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Case report:
Name: G J Sex: female Age: 44 yrs Hospital no: 604391 Present complain: Shortness of breath Ankle swelling Cough with sputum

HOPI Patient been well recently then suddenly developed cough with sputum and shortness of breath. She also complained ankle swelling and chest pain some times Recently she is anuric for 1 week she has no history of MI or angina

PMH Cadaveric renal transplant 2003 SLE- for 7 yrs HTN- 10 yrs Deteriorating renal function for 5 yrs Hemodialysis on RUE 9/02/99 Right elbow AVF on 2/2/99 Transplanted right kidney biopsy 25/6/03 Family history: Nothing significant Social history: 97

Lives with son Works in electronic firm Smokes 10/day cigarettes

Drug history: Venofer 100mg Calcium resorum 15mg Alfacalcidol .5microgram Prednisolone 5 mg Renagel Descloradine 5mg Calcium acetate Lansoprazole 15 mg Quinine sulphate 300mg Fluamcorhzone 100 microgram Clonazepam 500 microgram Aspirin 75mg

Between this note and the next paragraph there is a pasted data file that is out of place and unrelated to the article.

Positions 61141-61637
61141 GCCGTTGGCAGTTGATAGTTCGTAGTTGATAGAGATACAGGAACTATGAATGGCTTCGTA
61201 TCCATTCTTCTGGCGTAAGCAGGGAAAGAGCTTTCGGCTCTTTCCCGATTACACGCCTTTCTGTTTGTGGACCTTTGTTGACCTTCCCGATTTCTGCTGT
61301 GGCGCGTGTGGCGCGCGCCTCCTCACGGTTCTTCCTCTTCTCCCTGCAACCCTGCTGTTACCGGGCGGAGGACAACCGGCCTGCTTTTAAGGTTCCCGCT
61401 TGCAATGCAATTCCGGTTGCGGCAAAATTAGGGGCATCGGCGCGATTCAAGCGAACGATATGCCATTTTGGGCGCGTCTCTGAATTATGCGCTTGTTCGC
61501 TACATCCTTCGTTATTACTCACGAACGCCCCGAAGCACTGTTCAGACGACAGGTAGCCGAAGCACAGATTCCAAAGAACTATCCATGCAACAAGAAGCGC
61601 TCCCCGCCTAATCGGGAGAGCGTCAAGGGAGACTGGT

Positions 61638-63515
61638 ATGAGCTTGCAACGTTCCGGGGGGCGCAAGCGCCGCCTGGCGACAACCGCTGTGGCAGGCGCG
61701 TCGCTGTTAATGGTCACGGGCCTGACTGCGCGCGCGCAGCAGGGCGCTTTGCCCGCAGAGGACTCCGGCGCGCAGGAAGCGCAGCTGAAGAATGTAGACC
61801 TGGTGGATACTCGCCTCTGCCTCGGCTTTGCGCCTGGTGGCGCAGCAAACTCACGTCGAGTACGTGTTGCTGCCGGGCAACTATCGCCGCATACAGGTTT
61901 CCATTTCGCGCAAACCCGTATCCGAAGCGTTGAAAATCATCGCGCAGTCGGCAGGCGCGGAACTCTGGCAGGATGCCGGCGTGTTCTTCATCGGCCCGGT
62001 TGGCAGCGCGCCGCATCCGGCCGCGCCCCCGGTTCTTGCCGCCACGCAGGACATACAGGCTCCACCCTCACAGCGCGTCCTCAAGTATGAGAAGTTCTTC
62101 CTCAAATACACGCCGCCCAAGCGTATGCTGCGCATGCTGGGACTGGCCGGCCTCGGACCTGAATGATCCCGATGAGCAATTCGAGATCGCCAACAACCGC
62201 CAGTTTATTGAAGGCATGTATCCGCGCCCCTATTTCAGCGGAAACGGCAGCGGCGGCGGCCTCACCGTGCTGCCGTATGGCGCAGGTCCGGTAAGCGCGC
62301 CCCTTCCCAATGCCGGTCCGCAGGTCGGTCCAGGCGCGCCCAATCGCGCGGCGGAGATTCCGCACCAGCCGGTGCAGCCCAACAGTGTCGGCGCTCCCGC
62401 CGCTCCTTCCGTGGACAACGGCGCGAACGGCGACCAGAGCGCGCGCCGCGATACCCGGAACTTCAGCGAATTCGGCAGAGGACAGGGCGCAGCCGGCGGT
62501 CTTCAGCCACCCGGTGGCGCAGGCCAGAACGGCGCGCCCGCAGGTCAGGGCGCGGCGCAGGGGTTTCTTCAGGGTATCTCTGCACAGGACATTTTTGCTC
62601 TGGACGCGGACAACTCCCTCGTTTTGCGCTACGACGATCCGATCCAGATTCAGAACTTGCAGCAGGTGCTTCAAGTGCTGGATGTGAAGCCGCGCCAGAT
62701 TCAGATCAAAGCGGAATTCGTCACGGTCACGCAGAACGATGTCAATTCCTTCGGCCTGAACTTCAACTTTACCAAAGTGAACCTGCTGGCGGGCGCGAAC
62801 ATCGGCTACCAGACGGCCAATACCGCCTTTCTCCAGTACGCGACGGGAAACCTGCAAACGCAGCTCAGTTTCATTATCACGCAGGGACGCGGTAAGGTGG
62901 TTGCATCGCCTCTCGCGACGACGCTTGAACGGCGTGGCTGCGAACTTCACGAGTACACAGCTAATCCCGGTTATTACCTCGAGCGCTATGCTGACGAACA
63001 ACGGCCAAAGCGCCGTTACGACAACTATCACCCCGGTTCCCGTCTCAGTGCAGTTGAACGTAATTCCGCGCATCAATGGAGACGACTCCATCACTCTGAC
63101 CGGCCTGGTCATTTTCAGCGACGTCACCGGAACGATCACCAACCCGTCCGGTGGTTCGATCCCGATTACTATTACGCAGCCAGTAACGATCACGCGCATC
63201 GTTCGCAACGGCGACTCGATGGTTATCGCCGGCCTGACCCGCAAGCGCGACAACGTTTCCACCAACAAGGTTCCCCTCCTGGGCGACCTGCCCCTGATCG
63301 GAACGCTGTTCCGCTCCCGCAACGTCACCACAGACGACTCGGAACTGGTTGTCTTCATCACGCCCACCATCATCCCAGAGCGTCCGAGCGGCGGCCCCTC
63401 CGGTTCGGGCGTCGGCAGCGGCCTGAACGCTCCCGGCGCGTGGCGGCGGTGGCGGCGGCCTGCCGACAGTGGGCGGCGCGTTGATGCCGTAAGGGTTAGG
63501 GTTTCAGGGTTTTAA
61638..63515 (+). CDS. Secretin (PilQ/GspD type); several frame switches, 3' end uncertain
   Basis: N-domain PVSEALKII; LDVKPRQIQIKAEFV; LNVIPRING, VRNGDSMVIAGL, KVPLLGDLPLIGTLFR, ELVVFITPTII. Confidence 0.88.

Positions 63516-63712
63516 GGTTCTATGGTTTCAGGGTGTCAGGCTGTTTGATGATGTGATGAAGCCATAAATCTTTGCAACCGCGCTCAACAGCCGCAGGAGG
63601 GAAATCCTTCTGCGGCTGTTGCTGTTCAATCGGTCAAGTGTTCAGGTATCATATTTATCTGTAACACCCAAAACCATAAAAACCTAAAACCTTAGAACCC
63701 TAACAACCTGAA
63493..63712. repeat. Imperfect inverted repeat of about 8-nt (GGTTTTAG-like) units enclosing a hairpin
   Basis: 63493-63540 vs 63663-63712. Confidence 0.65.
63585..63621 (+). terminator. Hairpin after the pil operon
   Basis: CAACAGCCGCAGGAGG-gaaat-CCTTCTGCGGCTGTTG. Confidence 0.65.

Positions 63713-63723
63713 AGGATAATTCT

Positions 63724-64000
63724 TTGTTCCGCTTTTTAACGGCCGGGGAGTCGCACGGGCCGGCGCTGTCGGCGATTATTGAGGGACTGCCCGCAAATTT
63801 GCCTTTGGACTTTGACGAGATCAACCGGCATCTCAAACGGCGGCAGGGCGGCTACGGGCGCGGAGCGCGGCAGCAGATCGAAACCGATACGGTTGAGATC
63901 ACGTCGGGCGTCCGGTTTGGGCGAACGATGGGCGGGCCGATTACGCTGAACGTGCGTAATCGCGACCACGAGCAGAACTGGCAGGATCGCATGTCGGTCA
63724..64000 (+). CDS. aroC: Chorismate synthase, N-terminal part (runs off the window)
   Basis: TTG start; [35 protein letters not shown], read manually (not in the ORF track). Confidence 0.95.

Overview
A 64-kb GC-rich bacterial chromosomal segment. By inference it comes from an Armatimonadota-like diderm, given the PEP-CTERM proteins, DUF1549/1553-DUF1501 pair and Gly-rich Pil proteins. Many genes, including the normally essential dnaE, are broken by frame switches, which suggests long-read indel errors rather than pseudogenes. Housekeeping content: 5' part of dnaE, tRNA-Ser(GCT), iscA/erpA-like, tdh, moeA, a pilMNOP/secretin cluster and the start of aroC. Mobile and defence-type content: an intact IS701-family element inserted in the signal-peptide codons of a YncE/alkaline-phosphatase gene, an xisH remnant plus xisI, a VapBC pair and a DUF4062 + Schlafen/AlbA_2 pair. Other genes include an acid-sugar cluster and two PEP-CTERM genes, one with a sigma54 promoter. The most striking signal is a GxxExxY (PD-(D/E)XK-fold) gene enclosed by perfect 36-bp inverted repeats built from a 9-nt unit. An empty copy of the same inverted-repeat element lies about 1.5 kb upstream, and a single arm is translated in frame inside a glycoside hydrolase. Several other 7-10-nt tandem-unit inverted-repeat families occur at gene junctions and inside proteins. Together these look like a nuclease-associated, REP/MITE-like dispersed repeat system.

On examination BP-121/84 mm of Hg Pulses: 74 b/min R/R: 16 br/min Sats 90% on air Heart sound normal Pedal odema ECG Sinus rhythm Blader no obvious distension Mild sacral odema Drain site healthy

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Bruit over transplanted kidney Bowel sound normal

Investigation Hb 9.9 WCC: 7.1 Platelates- 349 Urea- 9.4 Cr- 409 HCO3- 31 Ca- 2.18 PO4- 1.49 Had renal transplant on 31/7/07 by Mr Halawa then after she has no pain MAG scan 3 and anuric Input- 3.7 lts Output: nil Investigation after surgery Hb : 14.3, WCC: 7, MCV: 102, K: 5.4, urea: 4.1, Cr- 406

Diagnosis ATN–